Tuesday, 18 October 2016
Movie Review: The Accountant (2016)
Department of Treasury Agent Ray King (J.K. Simmons) recruits analyst Marybeth Medina (Cynthia Addai-Robinson) to dig into a mysterious accountant who appears to have ties with some of the world's worst criminals. Now going under the name Chris Wolff (Ben Affleck), the accountant is a mathematical savant with a high functioning form of autism. He leads a double life as a nondescript local store-front accountant while surreptitiously traveling the world and working for shady clients with major financial secrets to hide.
As Medina digs into the accountant's mysterious identity and background, Wolff's next assignment is a legitimate forensic audit of a large Chicago-based robotics company headed by Lamar Blackburn (John Lithgow), where junior accountant Dana Cummings (Anna Kendrick) has accidentally stumbled upon financial irregularities. Wolff uncovers a dangerous and well-hidden secret that triggers a round of brutal violence leaving him and Dana in mortal danger from a well-armed hit squad, while Medina unearths more twists in Wolff's past.
Directed by Gavin O'Connor and written by Bill Dubuque, The Accountant surprises with a crisp introduction of a new screen action hero. With tired sequels, reboots and comic book adaptations flailing and failing to gain traction, credit to the The Accountant for venturing into original territory. The concept of an autistic mathematical genius as a conflicted protagonist, capable of untangling dense annual financial statements and disposing of ruthless killers with equal effectiveness, is a breath of fresh air. Far from a clean-cut hero, the accountant holds morally ambiguous ground, helping dubious clients while toiling towards difficult to discern ulterior motives.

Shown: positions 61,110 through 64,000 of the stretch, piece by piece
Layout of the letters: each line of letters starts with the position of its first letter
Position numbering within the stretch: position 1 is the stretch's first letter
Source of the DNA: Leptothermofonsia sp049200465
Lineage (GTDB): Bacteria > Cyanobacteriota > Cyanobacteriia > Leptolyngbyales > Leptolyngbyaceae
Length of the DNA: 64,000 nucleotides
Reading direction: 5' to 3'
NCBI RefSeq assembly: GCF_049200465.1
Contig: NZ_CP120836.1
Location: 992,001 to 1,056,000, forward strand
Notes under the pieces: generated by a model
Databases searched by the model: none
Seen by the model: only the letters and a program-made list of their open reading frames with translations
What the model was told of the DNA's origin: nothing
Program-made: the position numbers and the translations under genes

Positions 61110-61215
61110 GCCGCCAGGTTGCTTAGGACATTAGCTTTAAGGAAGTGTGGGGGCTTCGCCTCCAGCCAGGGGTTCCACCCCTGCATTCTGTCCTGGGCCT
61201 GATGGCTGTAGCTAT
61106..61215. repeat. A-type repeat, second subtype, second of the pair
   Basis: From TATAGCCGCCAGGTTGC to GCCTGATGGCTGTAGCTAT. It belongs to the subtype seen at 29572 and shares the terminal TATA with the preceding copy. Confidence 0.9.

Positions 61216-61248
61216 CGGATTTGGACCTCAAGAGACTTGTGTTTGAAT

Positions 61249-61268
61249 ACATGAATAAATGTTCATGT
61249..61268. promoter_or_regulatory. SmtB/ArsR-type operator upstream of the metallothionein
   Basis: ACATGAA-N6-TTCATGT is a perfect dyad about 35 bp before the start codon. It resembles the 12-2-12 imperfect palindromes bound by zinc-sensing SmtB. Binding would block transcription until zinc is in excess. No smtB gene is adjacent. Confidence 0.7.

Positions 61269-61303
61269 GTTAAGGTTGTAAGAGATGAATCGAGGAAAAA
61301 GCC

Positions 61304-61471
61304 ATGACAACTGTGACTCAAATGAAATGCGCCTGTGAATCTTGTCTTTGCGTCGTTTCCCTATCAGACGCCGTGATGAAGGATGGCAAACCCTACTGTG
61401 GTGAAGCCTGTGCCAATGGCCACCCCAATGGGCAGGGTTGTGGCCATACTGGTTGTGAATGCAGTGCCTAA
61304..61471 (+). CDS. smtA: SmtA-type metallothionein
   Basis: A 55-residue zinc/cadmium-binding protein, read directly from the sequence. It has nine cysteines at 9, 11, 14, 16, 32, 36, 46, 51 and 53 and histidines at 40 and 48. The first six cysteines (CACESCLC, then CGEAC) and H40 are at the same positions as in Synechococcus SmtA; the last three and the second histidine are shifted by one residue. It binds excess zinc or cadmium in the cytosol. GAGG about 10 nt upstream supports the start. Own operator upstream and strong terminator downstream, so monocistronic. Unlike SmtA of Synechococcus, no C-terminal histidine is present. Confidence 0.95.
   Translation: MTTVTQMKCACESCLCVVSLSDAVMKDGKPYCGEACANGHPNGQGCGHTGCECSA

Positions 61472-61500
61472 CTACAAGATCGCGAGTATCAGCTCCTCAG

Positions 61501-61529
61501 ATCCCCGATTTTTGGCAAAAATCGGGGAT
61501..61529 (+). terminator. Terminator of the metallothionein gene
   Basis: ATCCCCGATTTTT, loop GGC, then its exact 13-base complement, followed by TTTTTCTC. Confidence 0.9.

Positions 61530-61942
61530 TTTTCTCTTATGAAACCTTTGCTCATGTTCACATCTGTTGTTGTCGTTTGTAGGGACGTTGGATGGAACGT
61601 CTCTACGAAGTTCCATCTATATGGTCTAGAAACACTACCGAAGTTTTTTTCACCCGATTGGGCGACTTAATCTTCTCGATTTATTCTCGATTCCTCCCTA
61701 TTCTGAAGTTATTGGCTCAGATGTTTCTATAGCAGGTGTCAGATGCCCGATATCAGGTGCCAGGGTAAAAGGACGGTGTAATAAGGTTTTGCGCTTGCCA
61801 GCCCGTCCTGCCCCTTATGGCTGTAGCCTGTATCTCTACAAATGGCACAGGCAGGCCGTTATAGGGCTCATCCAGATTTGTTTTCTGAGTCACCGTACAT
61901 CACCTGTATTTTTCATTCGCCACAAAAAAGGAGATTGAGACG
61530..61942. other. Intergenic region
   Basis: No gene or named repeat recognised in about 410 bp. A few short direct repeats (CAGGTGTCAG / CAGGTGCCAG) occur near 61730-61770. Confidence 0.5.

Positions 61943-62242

The Accountant is weakest when it mimics routine action flicks, and does suffer from one over-the-top combat scene, a prolonged one-against-many home invasion that could have been extracted from any Jason Bourne movie. But most of the 128 minutes of running time are preoccupied with more intelligent fare, and the accountant's uncovering of financial deviousness is more thrilling than any conventional gun play. Even more captivating is his agony when his forensic work is interrupted: this is man who absolutely needs to see every task through to full completion, and can mentally fall off a dark edge in the pragmatic world of enough is enough.
Chris Wolff is an almost perfect role for Ben Affleck. Inexpressive, introspective, alone and with a lumbering gait, the actor does not need to stretch much. The supporting cast is good but predictable, Kendrick at 31 years old still able to pull off the ingenue trick, J.K. Simmons extracting maximum gruffness out of Agent King while Addai-Robinson gets a role with depth and potential as the analyst with a dark past of her own. Jon Bernthal makes for a handsome but lethal leader of an intimidation and murder squad.
Both smart and stirring, The Accountant's pen and sword are equally mighty.
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